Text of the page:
Chapel Hill, N. C., Oct. 10--Spectators in the Stadium Saturday will have an opportunity to see at first hand the Rockne style of football as taught by Head Coach Collins of North Carolina, stellar end on Notre Dame's famous gridiron machine of 1924. Sweeping off-tackle thrusts and-end runs mixed with deceptive hidden-ball plays and not infrequent aerial stabs will be the order of the day.
The Rockne style was introduced at North Carolina three years ago and the system has had ample time to take root and become thoroughly acclimated. Each year the teams have been stronger, and indications are that this year's aggregation, with eleven veteran letter men as a nucleus, should be the first full-fledged product of the Collins version of Rockne's touted system of turning out wining football teams.
Captain Schwarz Veteran Center.
The team is built around its captain and center, Harry Schwartz, almost universally chosen as all Southern center in 1927. This is Schwartz's third year in intercollegiate competition and his wealth of experience combined with natural leadership abilities will go a long way towards keeping the team together as a fighting unit. Schwartz is not big; he stands five feet, 10 inches in height and tips the beam at only 180, but he has other qualities which will make him a man well worth watching in the battle with the Crimson.
Beside their captain, in the guard positions, will probably be Blackwood and Shuler, men of tried ability. Both are light and fast, the type of guard that can lead interference well and fits in perfectly with the Rockne notion of football. Blackwood was a star lineman on the 1927 first-year outfit and has superseded Donahue an experienced letterman in the scramble for honors this fall. Shuler, on the other hand, is playing in his last year of competition; he has been a bulwark of strength on two preceding North Carolina elevens and Coach Collins can feel sure that he will do his part in stemming the Crimson offense, from which a great deal of power and speed is expected.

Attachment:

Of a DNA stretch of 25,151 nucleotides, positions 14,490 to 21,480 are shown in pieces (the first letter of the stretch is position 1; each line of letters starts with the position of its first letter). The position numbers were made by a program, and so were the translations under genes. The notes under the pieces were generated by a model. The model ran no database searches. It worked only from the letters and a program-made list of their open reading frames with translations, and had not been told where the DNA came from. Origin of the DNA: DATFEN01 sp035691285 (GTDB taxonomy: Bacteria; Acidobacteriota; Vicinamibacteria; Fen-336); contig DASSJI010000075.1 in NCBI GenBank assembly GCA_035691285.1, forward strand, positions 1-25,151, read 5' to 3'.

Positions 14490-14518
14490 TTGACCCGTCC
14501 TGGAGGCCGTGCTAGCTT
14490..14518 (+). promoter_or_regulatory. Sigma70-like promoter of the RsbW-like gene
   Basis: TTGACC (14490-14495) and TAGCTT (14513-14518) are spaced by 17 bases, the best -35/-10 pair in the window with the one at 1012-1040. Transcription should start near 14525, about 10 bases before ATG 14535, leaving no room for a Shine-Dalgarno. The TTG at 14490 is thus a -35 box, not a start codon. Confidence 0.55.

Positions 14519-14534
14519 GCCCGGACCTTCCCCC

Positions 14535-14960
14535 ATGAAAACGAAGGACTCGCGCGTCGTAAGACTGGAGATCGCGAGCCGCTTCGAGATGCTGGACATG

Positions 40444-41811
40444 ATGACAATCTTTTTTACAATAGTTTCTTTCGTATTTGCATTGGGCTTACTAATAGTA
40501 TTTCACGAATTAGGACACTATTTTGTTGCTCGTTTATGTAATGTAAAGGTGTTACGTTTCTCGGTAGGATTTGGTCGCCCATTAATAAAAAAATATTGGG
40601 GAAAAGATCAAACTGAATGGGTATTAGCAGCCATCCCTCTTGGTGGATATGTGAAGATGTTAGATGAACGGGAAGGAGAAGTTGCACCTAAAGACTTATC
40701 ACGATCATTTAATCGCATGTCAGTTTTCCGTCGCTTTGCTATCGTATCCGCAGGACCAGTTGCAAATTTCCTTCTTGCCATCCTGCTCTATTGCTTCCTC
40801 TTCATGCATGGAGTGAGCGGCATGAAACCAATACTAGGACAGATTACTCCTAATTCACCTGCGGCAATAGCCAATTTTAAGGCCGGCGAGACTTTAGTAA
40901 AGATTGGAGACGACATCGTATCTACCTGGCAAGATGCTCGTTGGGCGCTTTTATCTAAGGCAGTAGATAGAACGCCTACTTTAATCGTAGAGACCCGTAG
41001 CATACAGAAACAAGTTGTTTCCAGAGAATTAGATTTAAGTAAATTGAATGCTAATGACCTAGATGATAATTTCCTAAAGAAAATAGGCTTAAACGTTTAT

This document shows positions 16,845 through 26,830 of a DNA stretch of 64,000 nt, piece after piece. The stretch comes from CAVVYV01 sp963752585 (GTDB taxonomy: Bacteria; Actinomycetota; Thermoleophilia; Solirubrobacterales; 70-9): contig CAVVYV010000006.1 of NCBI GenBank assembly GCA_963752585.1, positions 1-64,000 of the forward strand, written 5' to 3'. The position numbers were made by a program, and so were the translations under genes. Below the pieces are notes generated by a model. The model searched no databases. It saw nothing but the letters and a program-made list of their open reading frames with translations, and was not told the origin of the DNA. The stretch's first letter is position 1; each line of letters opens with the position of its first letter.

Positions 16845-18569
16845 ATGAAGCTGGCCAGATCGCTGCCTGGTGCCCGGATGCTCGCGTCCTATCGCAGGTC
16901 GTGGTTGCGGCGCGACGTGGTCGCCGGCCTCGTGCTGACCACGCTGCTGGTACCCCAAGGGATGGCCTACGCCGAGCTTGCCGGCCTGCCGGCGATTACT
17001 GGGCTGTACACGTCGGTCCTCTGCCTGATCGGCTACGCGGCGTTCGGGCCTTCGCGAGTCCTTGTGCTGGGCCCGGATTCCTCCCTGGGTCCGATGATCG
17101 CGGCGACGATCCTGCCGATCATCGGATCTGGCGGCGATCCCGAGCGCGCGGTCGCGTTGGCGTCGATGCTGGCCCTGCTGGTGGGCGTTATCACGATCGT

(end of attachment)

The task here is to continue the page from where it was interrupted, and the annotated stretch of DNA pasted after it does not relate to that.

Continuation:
Substitute Tackles Untried.
The first string tackle material is strong; what would happen in the event of an injury to one of the regulars, however, is one of the questions which may decide the outcome of Saturday's game. Howard and Farris, veteran lettermen of last season, are counted upon to hold their own, but the strength of the untried reserves in this department is an unknown quantity.
The left end position will undoubtedly be occupied by Sapp, whose 177 pounds have shown up to good advantage in two preceding campaigns. Two candidates, Presson and Holt, have been fighting it out for the other wing berth, and Coach Collins may not decide which one to start until the opening whistle calls the men to action Saturday afternoon. Presson is a letterman, but Holt too has had a good deal of experience and has a ten pound advantage over his rival who weighs only 167.
Backfield Very Light.
The backfield is composed of Whisnant, quarterback; Ward and Spaulding, halfbacks; and Foard, fullback. All these men with the exception of Spaulding have had at least one year's experience in intercollegiate competition. The extreme lightness of the quartet is noteworthy. Whisnant is the smallest, weighing only 150 while the other three range between 162 and 166. It is particularly adapted to the wide open game which the invading Tarheels will spring upon Coach Horween's heavier cohorts in Saturday's encounter.
So far this season the North Carolina warriors have played two games and emerged victorious from both. An excellent opportunity was given the coaches to try the new material in the Wake Forest contest, and the youngsters proved their ability by chalking up four touchdowns in the last period. The final score was 65 to 0. The second game, that with Maryland, showed that the North Carolina defense is not impenetrable as the Maryland offense scored 19 points while the Tarheel backs were putting 26 across.
A North Carolina football team has not visited the Stadium to engage a Harvard eleven in combat since 1916. In that year a Tarheel aggregation, coached by two Harvard graduates under the famous Haughton system, was turned back by a 21 to 0 count.
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